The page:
Taxi to the Dark Side

Document Date: January 18, 2008

Official Movie Website
New York Times: “In U.S. Report, Brutal Details of 2 Afghan Inmates’ Deaths” by Tim Golden (5/20/2005)

To learn more about the ACLU’s challenge to U.S.-sponsored torture and abuse, go to:

“Ghosts of Abu Ghraib”
“The U.S. vs. John Lennon”
“Shut Up & Sing”
“Road to Guantánamo”
“This Film is Not Yet Rated”

“Taxi to the Dark Side” Reveals Bush’s Torture Policies

“Taxi to the Dark Side” is an investigation into the murder of an innocent taxi driver at the Bagram Air Force Base in Afghanistan as well as the Bush administration’s policies condoning indefinite detention, torture and abuse. The film asks and answers a key question: What happens when a few people expand the wartime powers of the executive office to undermine the very principles on which the United States was founded?

Incorporating images from inside the Bagram, Abu Ghraib and Guantánamo Bay prisons, and interviews with former government officials, interrogators, prison guards, journalists and families of the tortured prisoners, the film dissects the progression of the Bush administration’s torture policy, from the secret role of key administration figures to the soldiers in the field.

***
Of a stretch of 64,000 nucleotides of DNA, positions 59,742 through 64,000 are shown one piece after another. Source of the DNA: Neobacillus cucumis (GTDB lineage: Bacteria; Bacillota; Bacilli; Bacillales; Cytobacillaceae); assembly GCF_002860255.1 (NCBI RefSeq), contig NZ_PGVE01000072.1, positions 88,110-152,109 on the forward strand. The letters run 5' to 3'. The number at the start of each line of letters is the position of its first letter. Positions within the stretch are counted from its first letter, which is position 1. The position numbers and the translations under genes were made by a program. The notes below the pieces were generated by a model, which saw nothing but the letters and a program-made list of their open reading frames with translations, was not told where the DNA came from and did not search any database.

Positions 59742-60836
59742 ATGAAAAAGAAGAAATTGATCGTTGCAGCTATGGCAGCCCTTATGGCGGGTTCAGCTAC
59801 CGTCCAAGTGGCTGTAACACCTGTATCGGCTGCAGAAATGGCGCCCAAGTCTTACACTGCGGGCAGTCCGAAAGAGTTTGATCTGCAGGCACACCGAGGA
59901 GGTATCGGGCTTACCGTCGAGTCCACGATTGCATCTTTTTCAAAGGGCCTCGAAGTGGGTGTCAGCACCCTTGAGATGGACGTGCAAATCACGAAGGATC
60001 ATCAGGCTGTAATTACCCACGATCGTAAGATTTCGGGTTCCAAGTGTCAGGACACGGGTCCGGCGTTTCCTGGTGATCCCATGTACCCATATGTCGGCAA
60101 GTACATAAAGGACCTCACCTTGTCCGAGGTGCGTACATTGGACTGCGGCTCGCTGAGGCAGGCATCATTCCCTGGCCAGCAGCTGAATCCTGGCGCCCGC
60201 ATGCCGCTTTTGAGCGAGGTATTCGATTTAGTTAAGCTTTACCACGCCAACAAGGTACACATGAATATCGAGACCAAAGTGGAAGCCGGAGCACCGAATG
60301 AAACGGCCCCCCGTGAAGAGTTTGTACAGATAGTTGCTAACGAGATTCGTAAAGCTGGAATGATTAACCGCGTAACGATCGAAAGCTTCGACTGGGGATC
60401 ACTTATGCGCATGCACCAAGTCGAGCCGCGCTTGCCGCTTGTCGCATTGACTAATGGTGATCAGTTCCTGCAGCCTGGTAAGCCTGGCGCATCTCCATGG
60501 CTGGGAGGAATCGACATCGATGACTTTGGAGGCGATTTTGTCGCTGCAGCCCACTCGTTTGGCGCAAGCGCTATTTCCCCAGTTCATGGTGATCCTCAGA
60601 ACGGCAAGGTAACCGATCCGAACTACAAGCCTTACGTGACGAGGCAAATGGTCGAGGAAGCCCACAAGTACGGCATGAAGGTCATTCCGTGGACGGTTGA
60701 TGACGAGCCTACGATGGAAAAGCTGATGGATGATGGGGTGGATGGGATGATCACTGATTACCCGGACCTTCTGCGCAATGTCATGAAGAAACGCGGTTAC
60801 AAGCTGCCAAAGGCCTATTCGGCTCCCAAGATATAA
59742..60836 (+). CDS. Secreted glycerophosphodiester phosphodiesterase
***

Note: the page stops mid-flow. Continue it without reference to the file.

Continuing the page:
Writer, director and producer Alex Gibney received an Academy Award nomination for his 2005 film “Enron: The Smartest Guys in the Room.” He served as an executive producer on the critically acclaimed 2007 Iraq war documentary, “No End in Sight.” “Taxi to the Dark Side” made its world premiere at the 2007 Tribeca Film Festival, where it won the Grand Jury Prize for Best Documentary.

Jameel Jaffer, Director of the ACLU’s National Security Project and co-author of Administration of Torture (left) talks with filmmaker Alex Gibney, about his new documentary “Taxi to the Dark Side.”
streaming (33:21 minutes)

Dilawar, the Afghani cab driver on whom “Taxi to the Dark Side” is based.

See Dilawar’s official autopsy report and death certificate

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Photo of Alex Gibney by Timothy Greenfield-Sanders

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